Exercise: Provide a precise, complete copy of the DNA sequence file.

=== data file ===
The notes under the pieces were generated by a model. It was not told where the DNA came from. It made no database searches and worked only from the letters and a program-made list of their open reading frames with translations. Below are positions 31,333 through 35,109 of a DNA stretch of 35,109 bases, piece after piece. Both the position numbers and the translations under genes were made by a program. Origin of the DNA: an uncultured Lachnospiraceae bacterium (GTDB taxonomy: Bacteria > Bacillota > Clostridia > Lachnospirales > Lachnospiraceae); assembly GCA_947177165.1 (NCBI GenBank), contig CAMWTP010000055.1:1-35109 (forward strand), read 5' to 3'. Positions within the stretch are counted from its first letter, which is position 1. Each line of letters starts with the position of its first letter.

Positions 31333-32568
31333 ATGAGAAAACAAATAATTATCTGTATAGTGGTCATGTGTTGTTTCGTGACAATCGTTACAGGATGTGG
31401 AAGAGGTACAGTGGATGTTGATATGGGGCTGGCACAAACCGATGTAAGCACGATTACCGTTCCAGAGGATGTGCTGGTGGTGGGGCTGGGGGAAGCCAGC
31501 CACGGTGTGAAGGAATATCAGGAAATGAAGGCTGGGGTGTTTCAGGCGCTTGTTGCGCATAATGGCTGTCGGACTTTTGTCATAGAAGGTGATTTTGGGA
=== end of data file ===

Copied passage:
The notes under the pieces were generated by a model. It was not told where the DNA came from. It made no database searches and worked only from the letters and a program-made list of their open reading frames with translations. Below are positions 31,333 through 35,109 of a DNA stretch of 35,109 bases, piece after piece. Both the position numbers and the translations under genes were made by a program. Origin of the DNA: an uncultured Lachnospiraceae bacterium (GTDB taxonomy: Bacteria > Bacillota > Clostridia > Lachnospirales > Lachnospiraceae); assembly GCA_947177165.1 (NCBI GenBank), contig CAMWTP010000055.1:1-35109 (forward strand), read 5' to 3'. Positions within the stretch are counted from its first letter, which is position 1. Each line of letters starts with the position of its first letter.

Positions 31333-32568
31333 ATGAGAAAACAAATAATTATCTGTATAGTGGTCATGTGTTGTTTCGTGACAATCGTTACAGGATGTGG
31401 AAGAGGTACAGTGGATGTTGATATGGGGCTGGCACAAACCGATGTAAGCACGATTACCGTTCCAGAGGATGTGCTGGTGGTGGGGCTGGGGGAAGCCAGC
31501 CACGGTGTGAAGGAATATCAGGAAATGAAGGCTGGGGTGTTTCAGGCGCTTGTTGCGCATAATGGCTGTCGGACTTTTGTCATAGAAGGTGATTTTGGGA